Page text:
Zarinae Sapong will forever treasure the chance to compete in the 16th International Association of Athletics Federations World Championships in London, United Kingdom earlier this month.
After all, she had the opportunity to see a lot of superstars in athletics especially United States sprinter Allyson Felix, whom she is a big fan of. An added bonus is when she posted a new personal best time in the 100m run.
“This is my first time participating in the World Championships. I’ve competed in the World Indoor Championships, the World Junior Championships, and the World Youth Championships in the past,” said Sapong in an interview by Saipan Tribune.
“Running in the world stage is a huge honor. I get to meet new athletes and coaches, and it gives me the chance to observe the different routines and drills that each athlete goes through before their event.”
The fan girl in her came out when she saw her idol, Felix, the three-time 200m run world champion and six-time Olympic gold medalist. “Yes, seeing the top athletes perform is always an awesome experience like when I witnessed Usain Bolt’s last few races.”
“A lot of the people I met were the top athletes of their country and they were very kind. I’m also a fan of many runners but Allyson Felix is one of my favorites. I think I was most overwhelmed when I saw her enter the warm up track with Team USA,” Sapong said.
However, getting a new PBT served as the highlight of her London trip. Sapong ran in Heat 6 at the London Olympic Stadium and clocked 13.29 seconds, shaving off 0.06 milliseconds off her previous time of 13.35 in winning gold in the 2016 Micronesian Athletics Championships in Pohnpei.
“I feel that I performed well in London. I’m happy that I set a new [PBT]. I know there are new things that I have added in my routine and with more training, I hope to work through the kinks and produce better times,” said the 5’2” Sapong.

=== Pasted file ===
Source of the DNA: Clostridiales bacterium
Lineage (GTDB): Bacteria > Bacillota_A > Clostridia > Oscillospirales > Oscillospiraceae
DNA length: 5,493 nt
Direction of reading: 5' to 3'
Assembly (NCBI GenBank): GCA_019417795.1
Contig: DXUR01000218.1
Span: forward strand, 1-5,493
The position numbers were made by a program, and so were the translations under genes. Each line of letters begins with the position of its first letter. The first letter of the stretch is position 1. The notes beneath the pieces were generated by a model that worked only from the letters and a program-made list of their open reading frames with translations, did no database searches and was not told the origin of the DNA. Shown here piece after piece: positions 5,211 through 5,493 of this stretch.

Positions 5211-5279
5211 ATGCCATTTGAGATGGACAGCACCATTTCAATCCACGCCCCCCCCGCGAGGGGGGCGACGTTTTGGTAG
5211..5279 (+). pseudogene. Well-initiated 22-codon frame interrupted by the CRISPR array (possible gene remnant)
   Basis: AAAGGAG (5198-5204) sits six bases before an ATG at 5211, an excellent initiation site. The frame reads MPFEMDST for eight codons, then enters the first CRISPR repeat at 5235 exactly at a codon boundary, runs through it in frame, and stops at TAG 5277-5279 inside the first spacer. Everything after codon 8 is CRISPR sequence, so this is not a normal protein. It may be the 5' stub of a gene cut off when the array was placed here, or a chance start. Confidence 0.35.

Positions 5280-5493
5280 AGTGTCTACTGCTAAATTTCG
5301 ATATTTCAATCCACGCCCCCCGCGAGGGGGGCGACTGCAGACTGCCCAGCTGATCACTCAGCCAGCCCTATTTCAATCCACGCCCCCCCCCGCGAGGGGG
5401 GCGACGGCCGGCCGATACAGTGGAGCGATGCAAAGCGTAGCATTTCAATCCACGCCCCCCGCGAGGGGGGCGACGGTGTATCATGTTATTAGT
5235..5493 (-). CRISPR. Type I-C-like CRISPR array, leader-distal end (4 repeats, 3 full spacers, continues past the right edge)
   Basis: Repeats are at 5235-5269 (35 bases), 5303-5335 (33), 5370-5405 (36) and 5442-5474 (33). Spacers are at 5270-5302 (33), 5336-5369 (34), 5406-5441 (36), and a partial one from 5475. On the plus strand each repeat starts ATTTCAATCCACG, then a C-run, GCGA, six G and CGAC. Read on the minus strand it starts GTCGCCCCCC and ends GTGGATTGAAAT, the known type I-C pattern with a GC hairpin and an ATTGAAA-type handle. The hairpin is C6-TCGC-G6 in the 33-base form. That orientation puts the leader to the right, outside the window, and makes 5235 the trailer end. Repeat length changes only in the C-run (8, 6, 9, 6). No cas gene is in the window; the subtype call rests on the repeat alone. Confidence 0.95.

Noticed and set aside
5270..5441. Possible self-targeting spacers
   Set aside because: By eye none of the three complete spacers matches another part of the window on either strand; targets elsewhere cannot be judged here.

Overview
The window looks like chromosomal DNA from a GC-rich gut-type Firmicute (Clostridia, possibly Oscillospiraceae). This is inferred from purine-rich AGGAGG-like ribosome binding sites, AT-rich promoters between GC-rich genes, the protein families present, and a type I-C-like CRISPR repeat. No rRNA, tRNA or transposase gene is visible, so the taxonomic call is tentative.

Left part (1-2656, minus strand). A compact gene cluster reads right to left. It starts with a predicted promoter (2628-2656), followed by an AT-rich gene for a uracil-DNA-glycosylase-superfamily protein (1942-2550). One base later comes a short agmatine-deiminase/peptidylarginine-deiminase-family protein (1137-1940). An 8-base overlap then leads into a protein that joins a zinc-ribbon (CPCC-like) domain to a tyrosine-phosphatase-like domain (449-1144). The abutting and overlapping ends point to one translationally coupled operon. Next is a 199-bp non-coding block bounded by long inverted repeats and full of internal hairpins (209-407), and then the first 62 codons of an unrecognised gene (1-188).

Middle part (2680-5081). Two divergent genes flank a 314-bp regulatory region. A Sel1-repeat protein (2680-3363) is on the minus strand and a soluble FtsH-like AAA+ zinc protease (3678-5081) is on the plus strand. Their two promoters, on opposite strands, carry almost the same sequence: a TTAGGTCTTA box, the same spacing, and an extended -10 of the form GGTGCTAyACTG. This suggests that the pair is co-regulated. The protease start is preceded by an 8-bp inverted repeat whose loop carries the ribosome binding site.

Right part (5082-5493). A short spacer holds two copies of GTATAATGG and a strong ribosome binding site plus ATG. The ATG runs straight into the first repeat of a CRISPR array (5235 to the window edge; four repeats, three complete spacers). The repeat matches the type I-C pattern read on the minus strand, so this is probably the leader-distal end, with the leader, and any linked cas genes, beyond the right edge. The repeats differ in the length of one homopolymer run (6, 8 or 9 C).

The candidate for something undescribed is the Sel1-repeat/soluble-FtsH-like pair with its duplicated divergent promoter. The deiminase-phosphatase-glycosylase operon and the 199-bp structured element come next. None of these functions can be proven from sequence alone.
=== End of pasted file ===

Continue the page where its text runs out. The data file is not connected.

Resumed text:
She followed to the letter what she and Northern Marianas Athletics development officer Elias Rangamar had done in their preparation for the IAAF World Championships. “Before the race I was thinking about the phases I go through in the run from the beginning to the end.”
“For example, my take off has changed since I competed in [the Oceania Area Championships] in Fiji so I was just repeating what I needed to do on the starting blocks. In the middle of the run, I got my breathing right, stayed relaxed, and pumped my arms. I needed to focus so I could maintain my speed at that point of the race.”
Breathing heavily, moments after she crossed the finish line, Sapong anxiously looked at the giant monitor at the stadium to check on her time. “I was really eager to see my time after I crossed the finish line. I was ecstatic when I saw that I broke my own [PBT].”
“After my previous performance in Fiji, I was not expecting a new [PBT]. I was just hoping to match my [PBT]. It was really an amazing feeling to have beaten it.”
Despite running against some of the world’s top athletes, Sapong just focused and tried not to be intimidated by their presence. “I get nervous when it comes to my performance. But I’m more focused in ensuring I run the race as best as I can.”
“Not so much to think that I have the world’s superstars next to me. When it comes to being with the world’s stars, I’m more than excited than nervous,” she added.
She plans to resume her training as soon as she has settled her class schedules at the Northern Marianas College to prepare for the Pacific Mini Games in Vanuatu in December, other future Oceania tournaments, and the regional Micronesian Games in Yap state but most especially next year’s MAC that will be hosted by Saipan.
Being the reigning 100m and 200m champion in the MAC, with the latter she holds the games record of 27.87 seconds, makes her a marked person. Would she give in to pressure?
“Less pressure, but more motivation. I try not to overwhelm myself on what others expect of me but more so on what I am doing to get my goals. I hope to continue to perform better but I can only get they by continuing to train hard,” Sapong ended.